These diseases were then divided into three sets of five, each designed according to the criteria for disease selection above (e.g., a mix of familiar and unfamiliar diseases on each set). For the second component of the survey, each respondent was assigned one of these sets at random. Respondents were asked to consider the natural, untreated course of each disease and to rank its severity on an ordinal scale of Mild, Moderate, Severe, or Profound. Both the emphasis on untreated disease courses and the ordinal scale followed the methodology of the ACMG 2006 NBS survey [8]. For each disease, a table was provided indicating which of the fifteen characteristics from the first section applied to the natural progression of the condition. The list of characteristics assigned to each disease was based on a reading of disease natural histories through sources such as GeneReviews [9], and literature cited within. They are listed in Table 3.

Table 3. Severity ratings and disease characteristics for each disease surveyed.


The importance values (1–10) of each disease characteristic were averaged across all respondents. Following the ACMG NBS report methodology, we similarly converted the disease severity rankings to numbers 1–4 (1 = Mild, 4 = Profound), and averaged them across respondents. Ward's hierarchical clustering [10] as implemented in scikit-learn [11] was used to group the surveyed diseases and characteristics on the basis of their scores. Ward's method is a hierarchical clustering technique which, at each step, chooses to merge the two clusters that will produce the smallest increase in intra-cluster variance.


Survey Respondents

Of 3185 invited healthcare professionals, n = 192 (∼6.4%) completed the survey. 70.3% of respondents indicated that genetic counseling was their primary profession; almost all of the rest (29.2%) indicated that they were physicians. 31.3% of respondents held a doctoral degree (MD/DO/PhD). Complete demographics of the survey respondents are listed in Table 4.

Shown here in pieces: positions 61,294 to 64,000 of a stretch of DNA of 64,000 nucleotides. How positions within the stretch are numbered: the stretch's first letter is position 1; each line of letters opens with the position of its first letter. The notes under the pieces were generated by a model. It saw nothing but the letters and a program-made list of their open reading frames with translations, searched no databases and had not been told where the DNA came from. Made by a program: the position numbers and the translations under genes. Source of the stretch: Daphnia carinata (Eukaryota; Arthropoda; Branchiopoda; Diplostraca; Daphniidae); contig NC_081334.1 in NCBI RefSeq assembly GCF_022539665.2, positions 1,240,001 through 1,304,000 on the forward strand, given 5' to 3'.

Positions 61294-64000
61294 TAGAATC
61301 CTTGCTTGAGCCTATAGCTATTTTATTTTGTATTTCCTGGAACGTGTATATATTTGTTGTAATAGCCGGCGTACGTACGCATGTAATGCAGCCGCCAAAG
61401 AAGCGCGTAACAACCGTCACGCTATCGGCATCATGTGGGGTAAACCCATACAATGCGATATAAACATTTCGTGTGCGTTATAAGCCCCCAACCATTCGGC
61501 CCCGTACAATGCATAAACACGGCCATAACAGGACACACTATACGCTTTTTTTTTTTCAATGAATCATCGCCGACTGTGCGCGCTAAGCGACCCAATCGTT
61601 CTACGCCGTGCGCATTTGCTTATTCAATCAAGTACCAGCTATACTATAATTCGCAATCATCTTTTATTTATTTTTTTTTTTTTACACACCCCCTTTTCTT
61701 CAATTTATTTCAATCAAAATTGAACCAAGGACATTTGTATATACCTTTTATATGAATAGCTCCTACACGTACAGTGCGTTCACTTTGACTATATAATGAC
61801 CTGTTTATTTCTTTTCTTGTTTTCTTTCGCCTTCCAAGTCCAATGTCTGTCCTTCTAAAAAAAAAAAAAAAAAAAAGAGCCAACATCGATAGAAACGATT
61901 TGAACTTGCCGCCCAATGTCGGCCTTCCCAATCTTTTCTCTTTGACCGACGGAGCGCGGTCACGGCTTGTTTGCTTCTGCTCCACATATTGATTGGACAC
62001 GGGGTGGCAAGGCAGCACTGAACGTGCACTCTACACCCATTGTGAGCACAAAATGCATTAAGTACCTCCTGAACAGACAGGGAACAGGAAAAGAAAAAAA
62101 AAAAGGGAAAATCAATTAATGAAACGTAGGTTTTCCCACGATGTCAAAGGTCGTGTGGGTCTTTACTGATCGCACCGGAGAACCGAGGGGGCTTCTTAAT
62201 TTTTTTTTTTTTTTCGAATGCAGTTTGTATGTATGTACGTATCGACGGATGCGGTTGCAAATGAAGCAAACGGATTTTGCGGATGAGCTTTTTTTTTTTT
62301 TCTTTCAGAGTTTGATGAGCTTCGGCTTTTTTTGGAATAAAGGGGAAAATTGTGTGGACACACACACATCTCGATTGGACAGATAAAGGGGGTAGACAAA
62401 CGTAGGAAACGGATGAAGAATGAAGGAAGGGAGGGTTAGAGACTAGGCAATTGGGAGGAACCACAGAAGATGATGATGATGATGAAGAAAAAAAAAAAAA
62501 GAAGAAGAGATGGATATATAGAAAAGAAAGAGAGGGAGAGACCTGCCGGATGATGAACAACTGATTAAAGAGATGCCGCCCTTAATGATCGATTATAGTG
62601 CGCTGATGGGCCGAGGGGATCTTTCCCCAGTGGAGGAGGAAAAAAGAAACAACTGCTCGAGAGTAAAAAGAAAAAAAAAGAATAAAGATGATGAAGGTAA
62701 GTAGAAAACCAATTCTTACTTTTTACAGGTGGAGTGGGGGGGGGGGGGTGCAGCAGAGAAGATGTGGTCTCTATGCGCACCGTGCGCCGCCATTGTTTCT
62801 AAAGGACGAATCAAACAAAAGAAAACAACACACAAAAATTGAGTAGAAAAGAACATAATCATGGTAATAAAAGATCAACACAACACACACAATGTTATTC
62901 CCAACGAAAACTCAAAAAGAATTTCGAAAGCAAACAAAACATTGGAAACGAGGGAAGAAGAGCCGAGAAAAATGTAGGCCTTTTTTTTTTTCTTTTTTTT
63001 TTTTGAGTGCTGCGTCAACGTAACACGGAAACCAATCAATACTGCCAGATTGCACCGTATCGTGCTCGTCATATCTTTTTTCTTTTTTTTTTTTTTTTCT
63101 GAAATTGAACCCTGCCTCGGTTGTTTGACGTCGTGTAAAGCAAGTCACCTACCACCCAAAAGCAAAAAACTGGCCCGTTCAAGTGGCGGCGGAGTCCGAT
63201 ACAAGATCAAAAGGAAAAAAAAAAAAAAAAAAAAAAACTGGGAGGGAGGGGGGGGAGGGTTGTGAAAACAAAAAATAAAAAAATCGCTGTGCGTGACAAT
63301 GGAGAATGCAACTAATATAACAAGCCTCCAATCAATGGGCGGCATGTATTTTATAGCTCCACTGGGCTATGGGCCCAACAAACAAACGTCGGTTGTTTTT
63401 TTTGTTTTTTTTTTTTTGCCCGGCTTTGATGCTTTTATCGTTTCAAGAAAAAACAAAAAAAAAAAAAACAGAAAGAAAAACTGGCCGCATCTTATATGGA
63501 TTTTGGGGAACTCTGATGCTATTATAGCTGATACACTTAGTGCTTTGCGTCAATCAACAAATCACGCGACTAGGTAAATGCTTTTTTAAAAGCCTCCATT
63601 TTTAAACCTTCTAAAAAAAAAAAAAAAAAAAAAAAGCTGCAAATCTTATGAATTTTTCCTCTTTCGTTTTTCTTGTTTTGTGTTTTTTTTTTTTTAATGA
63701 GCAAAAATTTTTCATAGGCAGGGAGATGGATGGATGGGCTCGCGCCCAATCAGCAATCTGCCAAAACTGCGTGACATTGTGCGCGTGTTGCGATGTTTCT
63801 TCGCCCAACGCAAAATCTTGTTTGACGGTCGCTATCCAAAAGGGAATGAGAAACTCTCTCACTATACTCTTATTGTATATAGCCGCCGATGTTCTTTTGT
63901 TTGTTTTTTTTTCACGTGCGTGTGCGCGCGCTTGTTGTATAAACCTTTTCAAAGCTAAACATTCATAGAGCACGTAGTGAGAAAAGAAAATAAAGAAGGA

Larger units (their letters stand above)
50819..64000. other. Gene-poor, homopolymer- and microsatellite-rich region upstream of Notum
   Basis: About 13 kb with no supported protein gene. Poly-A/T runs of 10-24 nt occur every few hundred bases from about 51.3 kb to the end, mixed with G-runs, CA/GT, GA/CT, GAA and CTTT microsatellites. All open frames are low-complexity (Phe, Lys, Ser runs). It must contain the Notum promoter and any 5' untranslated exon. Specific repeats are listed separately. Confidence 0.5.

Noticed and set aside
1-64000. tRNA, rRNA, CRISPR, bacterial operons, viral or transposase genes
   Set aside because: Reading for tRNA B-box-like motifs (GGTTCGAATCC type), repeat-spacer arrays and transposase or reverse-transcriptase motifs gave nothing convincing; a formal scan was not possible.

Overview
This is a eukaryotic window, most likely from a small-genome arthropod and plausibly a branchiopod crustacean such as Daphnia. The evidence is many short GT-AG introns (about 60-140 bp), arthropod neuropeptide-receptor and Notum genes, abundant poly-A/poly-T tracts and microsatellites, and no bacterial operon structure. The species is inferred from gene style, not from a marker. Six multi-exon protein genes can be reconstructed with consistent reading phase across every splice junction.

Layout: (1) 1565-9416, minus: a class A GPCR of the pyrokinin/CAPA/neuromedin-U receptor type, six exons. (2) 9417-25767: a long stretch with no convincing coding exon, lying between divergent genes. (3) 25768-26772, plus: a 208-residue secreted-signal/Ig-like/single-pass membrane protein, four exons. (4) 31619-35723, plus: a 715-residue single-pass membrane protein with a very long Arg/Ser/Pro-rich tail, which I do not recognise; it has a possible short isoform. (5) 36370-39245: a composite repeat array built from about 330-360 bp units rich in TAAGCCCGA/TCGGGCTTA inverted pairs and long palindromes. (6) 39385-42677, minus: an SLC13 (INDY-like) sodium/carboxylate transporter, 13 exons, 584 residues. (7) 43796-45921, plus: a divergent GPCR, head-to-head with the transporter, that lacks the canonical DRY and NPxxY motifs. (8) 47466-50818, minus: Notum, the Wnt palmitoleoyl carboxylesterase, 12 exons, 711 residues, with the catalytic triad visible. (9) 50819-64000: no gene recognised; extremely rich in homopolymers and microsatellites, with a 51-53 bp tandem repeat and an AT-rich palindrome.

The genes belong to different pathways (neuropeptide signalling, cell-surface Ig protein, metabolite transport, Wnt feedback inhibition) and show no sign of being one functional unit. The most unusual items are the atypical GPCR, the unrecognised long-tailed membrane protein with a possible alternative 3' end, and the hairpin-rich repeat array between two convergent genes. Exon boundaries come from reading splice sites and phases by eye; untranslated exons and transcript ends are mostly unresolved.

Disease Characteristics Ratings

Ratings of the 15 disease characteristics fell into four clusters (“Tiers”), with average rankings>9 (Tier 1), around 8 (Tier 2), between 6 and 7 (Tier 3), and below 6 (Tier 4). The average rating for each characteristic is presented in Table 1, sorted by severity ranking. The full distribution is presented in Fig. 2.

The three characteristics with highest perceived severity (Tier 1) coincided with the most severe set found in the NBS criteria: infant life span (average rating 9.53), childhood/adolescent life span (9.17), and intellectual disability (9.07). The next-highest-ranked group of characteristics included shortened adult life span (8.01), impaired mobility (7.98), and internal physical malformation (7.71). Tier 3 included vision impairment (6.98), hearing impairment (6.67), touch or other sensory impairment (including persistent pain, or pain insensitivity) (6.65), immunodeficiency or cancer (6.76), mental illness (6.54), and dysmorphic features (6.43). Tier 4 consisted of only reduced fertility, which was a clear outlier from the other characteristics (average rating 3.97).

Practitioners taking the survey regarded variable expressivity as being a factor of moderate importance when determining disease severity (average rating 6.14, at the bottom of Tier 3). They agreed that availability of treatment is quite significant to determining severity: availability of treatment had an average rating of 8.07, at the top of Tier 2. While practitioners agreed that variable expressivity is important, there was little consensus on the quantitative penetrance required for a feature to be considered in severity estimation – n = 17 (8.9%) responded>0%, n = 75 (31.9%) responded>25%, n = 63 (32.8%) responded>50%, n = 36 (18.8%) responded>75%, and n = 1 (0.5%) responded 100%. The mode of the distribution lay between “>25%” and “>50%” penetrance required.

Disease-specific severity ratings

Healthcare professionals each evaluated one randomly-assigned set of five diseases for severity (15 diseases assessed in total), on an ordinal scale of “Mild”, “Moderate”, “Severe”, or “Profound”; ordinal ranking were converted to integers 1–4 for analysis. Disease subsets and response counts are shown in Table 2. One subset (C) had nearly twice the number of responses (set C n = 94; set A n = 52; set B n = 46) as the other two. The reason for such divergence is unclear, but no obvious statistical divergence was seen in the ratings as a consequence.

No surveyed diseases had an average rating below 1.8 of 4; thus, no diseases were classified as Mild. Diseases were assigned severity classes by three-class hierarchical clustering for Profound, Severe, and Moderate. Diseases, their average severity ratings, and assigned severity clusters are shown in Table 3. The full ratings distribution is presented in Fig. 3.


Data Quality and Biases